Skip to main content ConnectSubgroupsThe Collective for Health Equity and Well-Being

The Collective for Health Equity and Well-Being

Cooperative Extension’s Collective for Health Equity and Well-Being is a community of Extension personnel and their partners united by their shared commitment to advancing health equity and well-being. Members work together to support the implementation of Cooperative Extension’s National Framework for Health Equity and Well-Being (2021) to ensure that all people can be as healthy as they can be.


Livestream the White House Conference on Hunger, Nutrition, and Health

On September 28, 2022 the Biden-Harris Administration will host the historic White House Conference on Hunger, Nutrition, and Health — and there is still time to get engaged. The Conference will bring together Americans from all walks of life to help accelerate progress to end hunger, improve nutrition and physical activity, and reduce disparities. Together, we can build a healthier and more equitable future for our nation. Here are some ways you can get involved: Watch the Conference live —...

White House Conference on Hunger, Nutrition, and Health

On Wednesday, September 28, the Biden-Harris Administration will host the White House Conference on Hunger, Nutrition, and Health. The Administration will also release a National Strategy with actions the federal government will take to drive solutions to these challenges. The exact time for this virtual conference has yet to be determined. Visit for more information.

CDC Issues 2022-2023 Flu Season Guidance

The Centers for Disease Control and Prevention just released their recommendations for the 2022-2023 flu season. The basic vaccine has been updated from last year to protect against new variants and a new vaccine cocktail is now recommended specifically for individuals 65 or older. For more information, visit

Recognizing and Reporting Polio

The Centers for Disease Control and Prevention (CDC) is investigating a case of poliomyelitis, or paralytic polio, in New York state in an unvaccinated patient who presented to an emergency room with lower limb weakness and fever. CDC urges all healthcare providers to ensure their patients are current on the primary polio vaccination series. Healthcare providers should consider polio in the differential diagnosis of patients with sudden onset of limb weakness, especially in unvaccinated...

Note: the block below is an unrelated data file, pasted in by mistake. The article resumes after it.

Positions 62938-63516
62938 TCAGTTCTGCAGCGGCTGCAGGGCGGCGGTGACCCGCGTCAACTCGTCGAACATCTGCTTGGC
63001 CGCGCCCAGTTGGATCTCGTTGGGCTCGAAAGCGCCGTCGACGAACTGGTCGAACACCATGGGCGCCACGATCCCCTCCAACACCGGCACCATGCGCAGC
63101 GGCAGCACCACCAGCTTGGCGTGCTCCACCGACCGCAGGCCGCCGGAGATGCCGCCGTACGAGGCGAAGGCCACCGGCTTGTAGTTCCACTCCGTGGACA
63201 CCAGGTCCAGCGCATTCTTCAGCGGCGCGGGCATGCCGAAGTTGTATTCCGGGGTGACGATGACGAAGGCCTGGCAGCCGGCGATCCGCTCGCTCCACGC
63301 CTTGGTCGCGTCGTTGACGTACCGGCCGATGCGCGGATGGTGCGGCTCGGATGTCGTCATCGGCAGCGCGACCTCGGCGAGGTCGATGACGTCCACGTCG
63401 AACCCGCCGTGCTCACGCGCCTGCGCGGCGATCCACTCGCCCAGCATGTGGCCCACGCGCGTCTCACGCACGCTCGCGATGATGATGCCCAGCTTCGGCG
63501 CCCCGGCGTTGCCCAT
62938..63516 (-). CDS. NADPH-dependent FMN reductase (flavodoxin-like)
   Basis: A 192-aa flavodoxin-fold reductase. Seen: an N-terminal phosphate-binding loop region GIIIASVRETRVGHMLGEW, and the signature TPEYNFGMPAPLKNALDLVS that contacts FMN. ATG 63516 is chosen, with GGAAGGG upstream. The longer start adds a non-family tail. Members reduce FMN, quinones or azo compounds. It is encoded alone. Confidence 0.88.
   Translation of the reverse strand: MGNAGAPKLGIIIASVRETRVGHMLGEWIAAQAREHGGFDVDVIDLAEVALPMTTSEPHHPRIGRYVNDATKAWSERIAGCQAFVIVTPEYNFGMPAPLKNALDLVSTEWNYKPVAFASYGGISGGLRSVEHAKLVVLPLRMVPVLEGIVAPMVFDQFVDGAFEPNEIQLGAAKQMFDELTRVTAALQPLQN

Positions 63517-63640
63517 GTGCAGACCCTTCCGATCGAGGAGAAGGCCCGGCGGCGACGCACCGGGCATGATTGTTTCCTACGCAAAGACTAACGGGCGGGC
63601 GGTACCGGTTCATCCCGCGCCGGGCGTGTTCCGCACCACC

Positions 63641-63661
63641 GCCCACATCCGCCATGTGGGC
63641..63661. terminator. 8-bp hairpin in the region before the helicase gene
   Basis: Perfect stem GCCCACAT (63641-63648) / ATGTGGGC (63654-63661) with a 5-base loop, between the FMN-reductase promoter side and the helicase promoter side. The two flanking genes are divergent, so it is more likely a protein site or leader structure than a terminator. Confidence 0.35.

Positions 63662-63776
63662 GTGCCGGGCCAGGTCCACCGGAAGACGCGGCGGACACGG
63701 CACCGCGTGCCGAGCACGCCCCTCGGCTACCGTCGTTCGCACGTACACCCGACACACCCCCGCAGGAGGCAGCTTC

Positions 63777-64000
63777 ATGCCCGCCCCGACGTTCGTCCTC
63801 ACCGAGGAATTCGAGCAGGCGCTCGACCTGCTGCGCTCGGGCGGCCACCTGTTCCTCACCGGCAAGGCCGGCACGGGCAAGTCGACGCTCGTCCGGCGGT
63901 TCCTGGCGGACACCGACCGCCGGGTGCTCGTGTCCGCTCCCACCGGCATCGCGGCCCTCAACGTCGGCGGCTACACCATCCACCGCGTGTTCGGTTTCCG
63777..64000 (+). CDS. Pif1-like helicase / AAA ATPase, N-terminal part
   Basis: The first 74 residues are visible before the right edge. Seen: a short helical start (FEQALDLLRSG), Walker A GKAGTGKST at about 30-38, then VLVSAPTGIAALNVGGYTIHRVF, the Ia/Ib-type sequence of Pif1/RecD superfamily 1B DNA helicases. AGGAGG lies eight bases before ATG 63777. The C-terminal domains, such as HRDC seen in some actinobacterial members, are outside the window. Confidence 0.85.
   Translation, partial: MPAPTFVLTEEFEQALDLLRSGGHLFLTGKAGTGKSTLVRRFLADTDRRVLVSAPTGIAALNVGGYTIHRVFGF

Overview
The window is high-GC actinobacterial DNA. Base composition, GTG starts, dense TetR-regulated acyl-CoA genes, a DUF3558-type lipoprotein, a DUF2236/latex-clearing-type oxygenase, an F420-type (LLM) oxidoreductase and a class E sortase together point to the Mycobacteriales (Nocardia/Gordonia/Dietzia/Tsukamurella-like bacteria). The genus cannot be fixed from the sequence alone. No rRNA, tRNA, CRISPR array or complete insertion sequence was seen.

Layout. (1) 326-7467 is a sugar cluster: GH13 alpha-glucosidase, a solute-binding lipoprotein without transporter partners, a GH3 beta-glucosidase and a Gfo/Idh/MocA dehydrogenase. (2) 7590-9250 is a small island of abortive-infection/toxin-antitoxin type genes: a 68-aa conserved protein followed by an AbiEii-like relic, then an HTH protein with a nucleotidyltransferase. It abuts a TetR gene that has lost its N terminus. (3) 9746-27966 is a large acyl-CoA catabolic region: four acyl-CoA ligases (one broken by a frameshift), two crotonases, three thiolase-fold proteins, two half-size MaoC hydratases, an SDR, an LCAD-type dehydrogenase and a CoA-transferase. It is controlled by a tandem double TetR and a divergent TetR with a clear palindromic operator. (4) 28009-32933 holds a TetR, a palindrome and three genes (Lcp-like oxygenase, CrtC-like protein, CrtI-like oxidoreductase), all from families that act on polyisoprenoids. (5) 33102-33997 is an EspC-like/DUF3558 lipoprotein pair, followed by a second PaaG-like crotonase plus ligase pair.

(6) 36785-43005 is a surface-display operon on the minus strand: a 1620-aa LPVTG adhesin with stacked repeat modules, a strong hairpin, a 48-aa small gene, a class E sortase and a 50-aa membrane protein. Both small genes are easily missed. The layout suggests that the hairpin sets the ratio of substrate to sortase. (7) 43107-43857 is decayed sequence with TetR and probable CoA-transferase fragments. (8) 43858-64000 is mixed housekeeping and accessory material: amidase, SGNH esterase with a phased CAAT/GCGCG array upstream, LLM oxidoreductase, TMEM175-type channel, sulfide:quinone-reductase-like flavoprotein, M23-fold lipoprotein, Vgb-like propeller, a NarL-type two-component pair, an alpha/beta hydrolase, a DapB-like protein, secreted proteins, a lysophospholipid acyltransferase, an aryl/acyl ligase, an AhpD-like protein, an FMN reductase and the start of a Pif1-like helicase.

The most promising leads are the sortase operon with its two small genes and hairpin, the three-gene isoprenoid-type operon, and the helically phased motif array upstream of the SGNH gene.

Localizing Global Health and Sustainability Goals

A recent article in Fast Company magazine speaks to the importance of making global health and sustainability locals actionable at the local level. The authors contend that "it can be difficult to determine how to address large and complex national issues. These need to be translated from theoretical commitments into measurable goals to create a sense of commitment and urgency. For example, emission targets need to be broken down into actionable objectives at the city level, which would make...

The Most Critical Ingredient in Leadership

Throughout our Extension careers, most all of us have been introduced to a variety of readings that include lists of the characteristics associated with great leaders. On those lists are such things as humility, trust, and vision. But a recent article in the Stanford Social Innovation Review by Jacqueline Novogratz and Anne Welsh McNulty identifies a less commonly mentioned characteristic that may be more important that any. "We see moral courage as the single most important attribute that...

Chances of Dying Young Greatest in the South

A recent research brief by Nader Mehri and Jennifer Karas Montez at Syracuse University reveals that the chances of dying young differ dramatically across U.S. states. Individuals living in Minnesota, California, New York, and Massachusetts have the lowest rates of death by age 65, whereas those living in Southern states, including West Virginia, Mississippi, Alabama, Kentucky, Tennessee, Louisiana, Arkansas, and Oklahoma have the highest rates of premature death. If current conditions...

Special Urban Extension Issue of the Journal of Human Sciences and Extension

The latest issue of the Journal of Human Sciences and Extension is now available online (Volume 10, Number 2). To access it, visit JHSE’s website at: Journal of Human Sciences and Extension | Mississippi State University ( This special issue of JHSE focuses on Extension engagement in urban communities. The 35 authors who contributed to this issue represent a range of geographic and programmatic viewpoints. Insights shared in this special issue demonstrate that diversity in our...

Costs for High-Speed Internet Reduced for Millions of Americans